Another version of module is shown in FIGS. 2A-2D. The module 110 includes a body portion 112 extending from a first end 114 to a second end 115 in the longitudinal direction L and transversely from a first side 116 to a second side 117. Connecting elements 118 are spaced apart along the first and second ends. Aligned openings 120 through the connecting elements at each end of the module receive a connecting pin.
The module body is formed of a series of flexible regions 130, 131 alternating side by side with a series of rigid regions 128, 129. The rigid regions shown in FIG. 2 include internal rigid regions 128 and side edge regions 129. The internal rigid regions are Y-shaped with one connecting element at one end and two at the other. Consecutive rigid regions are oppositely arranged. The flexible regions, which are preferably devoid of connecting elements, are disposed between and bonded to consecutive rigid regions.
Because of the shape of the rigid regions, consecutive flexible regions 130, 131 form strips extending from the first end to the second end of the module along axes 134, 135 that are oblique to the longitudinal direction and to the transverse direction. Despite the slightly oblique orientation, the flexible strips still permit the module to flex about a generally longitudinal axis. In this way, the flexible strips form hinges that allow the module to bend about a generally longitudinal axis and to twist.
Unlike in the module of FIG. 1, all the connecting elements of FIG. 2 are made of a rigid material for more strength. For added flexibility, a transverse bar 122, which extends from a module bottom 124 opposite a top conveying surface 126, is segmented rather than continuous. Gaps 136 are formed at the flexible regions. The resulting thinned-out flexible regions increase the bendability of the module.
FIGS. 3A-3D illustrate another version of belt module 210, which includes a body portion 212 extending from a first end 214 to a second end 215 in the longitudinal direction L and transversely from a first side 216 to a second side 217. Connecting elements 218 are spaced apart along the first and second ends. Aligned openings 220 through the connecting elements at each end of the module receive a connecting pin.
The module body is formed of a series of flexible regions 230, 231 alternating side by side with a series of rigid regions 227, 228, 229.
The rigid regions shown in FIG. 2 include internal rigid regions 128 and side edge rigid regions 129. The internal rigid regions include internal rigid regions 228 and left-and right-side regions 227, 229. The side edge regions are Y-shaped with one connecting element at one end and two at the other. The internal rigid regions and the flexible regions are generally parallel to each other and to an oblique axis 234. The flexible regions are preferably devoid of connecting elements. Despite the slightly oblique orientation, the flexible strips still permit the module to flex about a generally longitudinal axis.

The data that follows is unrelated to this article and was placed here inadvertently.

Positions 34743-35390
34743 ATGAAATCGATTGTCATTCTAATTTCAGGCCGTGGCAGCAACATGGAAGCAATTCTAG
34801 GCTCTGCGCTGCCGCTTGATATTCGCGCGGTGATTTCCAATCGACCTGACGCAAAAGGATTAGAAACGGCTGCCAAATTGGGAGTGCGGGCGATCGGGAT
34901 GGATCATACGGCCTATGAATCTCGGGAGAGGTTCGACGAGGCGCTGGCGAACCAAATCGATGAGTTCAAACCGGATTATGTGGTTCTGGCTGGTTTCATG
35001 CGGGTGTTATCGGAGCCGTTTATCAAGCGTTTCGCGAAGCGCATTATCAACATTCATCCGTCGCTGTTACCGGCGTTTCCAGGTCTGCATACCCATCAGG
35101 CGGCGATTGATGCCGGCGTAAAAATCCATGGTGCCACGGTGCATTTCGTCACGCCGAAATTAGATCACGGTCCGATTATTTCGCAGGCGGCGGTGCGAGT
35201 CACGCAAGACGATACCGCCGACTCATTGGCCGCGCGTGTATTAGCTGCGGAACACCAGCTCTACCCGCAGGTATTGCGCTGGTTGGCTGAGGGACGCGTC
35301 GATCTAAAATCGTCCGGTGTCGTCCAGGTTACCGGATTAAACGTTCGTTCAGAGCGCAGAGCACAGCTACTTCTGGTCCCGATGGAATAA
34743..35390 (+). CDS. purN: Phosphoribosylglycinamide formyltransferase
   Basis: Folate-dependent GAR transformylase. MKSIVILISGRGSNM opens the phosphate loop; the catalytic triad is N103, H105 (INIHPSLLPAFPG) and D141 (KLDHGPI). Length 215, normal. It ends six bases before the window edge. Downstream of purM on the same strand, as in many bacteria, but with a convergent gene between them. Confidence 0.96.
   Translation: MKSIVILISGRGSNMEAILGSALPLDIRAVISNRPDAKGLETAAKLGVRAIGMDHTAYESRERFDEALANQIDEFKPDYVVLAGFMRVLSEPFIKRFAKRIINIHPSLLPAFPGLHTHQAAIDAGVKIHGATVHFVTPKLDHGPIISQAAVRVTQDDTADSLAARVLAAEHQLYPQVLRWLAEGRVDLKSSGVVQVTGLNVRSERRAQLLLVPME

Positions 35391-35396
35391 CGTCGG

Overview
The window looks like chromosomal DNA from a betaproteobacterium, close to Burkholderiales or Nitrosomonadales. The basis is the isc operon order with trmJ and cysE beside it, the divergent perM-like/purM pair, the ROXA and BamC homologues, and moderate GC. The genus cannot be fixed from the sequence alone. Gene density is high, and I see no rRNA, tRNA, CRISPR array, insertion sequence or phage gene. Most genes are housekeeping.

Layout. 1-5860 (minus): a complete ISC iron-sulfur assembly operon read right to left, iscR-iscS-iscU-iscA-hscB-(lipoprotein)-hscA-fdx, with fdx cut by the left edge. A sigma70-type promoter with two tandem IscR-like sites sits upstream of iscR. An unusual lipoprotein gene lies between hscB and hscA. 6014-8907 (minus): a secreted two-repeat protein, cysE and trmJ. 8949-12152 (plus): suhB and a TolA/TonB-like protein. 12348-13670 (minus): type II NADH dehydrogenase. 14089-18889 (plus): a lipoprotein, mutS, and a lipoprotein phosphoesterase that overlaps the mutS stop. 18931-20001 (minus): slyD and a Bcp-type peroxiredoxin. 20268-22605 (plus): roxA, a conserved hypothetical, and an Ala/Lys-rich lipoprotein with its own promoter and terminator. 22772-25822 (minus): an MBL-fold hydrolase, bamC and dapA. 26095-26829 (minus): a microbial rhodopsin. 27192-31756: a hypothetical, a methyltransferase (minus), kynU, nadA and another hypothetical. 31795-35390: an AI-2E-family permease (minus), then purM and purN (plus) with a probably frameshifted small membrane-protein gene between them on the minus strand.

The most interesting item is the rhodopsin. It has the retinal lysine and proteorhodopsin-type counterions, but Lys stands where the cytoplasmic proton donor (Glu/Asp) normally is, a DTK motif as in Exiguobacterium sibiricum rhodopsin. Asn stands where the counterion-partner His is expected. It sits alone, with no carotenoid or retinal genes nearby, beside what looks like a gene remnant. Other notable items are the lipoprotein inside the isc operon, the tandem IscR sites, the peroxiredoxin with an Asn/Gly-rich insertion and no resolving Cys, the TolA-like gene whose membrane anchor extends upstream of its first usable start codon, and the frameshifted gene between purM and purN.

As indicated in FIGS. 3B and 3D, the module body includes a transverse spine 238, preferably molded out of the same material as the rigid regions. Alternatively, the spine is realized as a cord or flexible metal cable. The spine links consecutive rigid regions and extends through the intervening flexible region in which it is embedded at about the level of the aligned openings 220. The thin transverse spine adds some beam strength to the module and allows the module to twist, as indicated by arrows 242 in FIG. 3A, about its transverse axis 240, which preferably coincides with the transverse centerline of the module. The twistability helps a belt constructed of these modules transition between planar and non-planar carryway configurations. Clearly the spine could be included in the structures of modules such as those in FIGS. 1 and 2 or in versions in which the connecting elements along the first end of the module are not transversely offset from those along the second end. For added flexibility, a transverse bar 222, which extends from a module bottom 224 opposite a top conveying surface 226, is segmented with gaps 236 formed at the flexible regions.
FIGS. 4 and 5 show a portion of a conveyor 40 that includes a modular plastic conveyor belt 42 made of modules as in FIGS. 1-3. The belt is constructed of a series of rows 44, 45 of belt modules interlinked end to end by bendable connecting pins 46 received in the aligned openings of interleaved connecting elements of consecutive rows. The belt modules are preferably arranged in a bricklay pattern with the hinges from row to row preferably aligned longitudinally in the direction of belt travel 48. The belt is driven by a set of motor-driven drive sprockets 50 mounted on a drive shaft 52 support for rotation in a conveyor frame (not shown). A carryway 54 with a bottom bed 55 supports the belt along the conveying portion of the path. The belt returns along bottom returnway 58. A roller 59 reduces sag in the returnway. An idler sprocket (not shown) at the opposite end of the conveyer from the drive sprocket set returns the belt to the carryway. Posts 56 upstanding from opposite sides of the bed at positions closer together than the width of the belt form a width-restricted channel that causes the belt to form a trough. The flexible hinge regions allow the belt to bend along the hinge axes and conform to the non-coplanar shape of the carryway. The raised sides of the trough belt along the carryway make it useful in confining aggregates, grains, vegetables, and other loose materials. Of course, non-coplanar carryways can be formed in other ways. For example, the carryway bed could be formed out of a curved sheet to which the trough belt conforms as it rides along.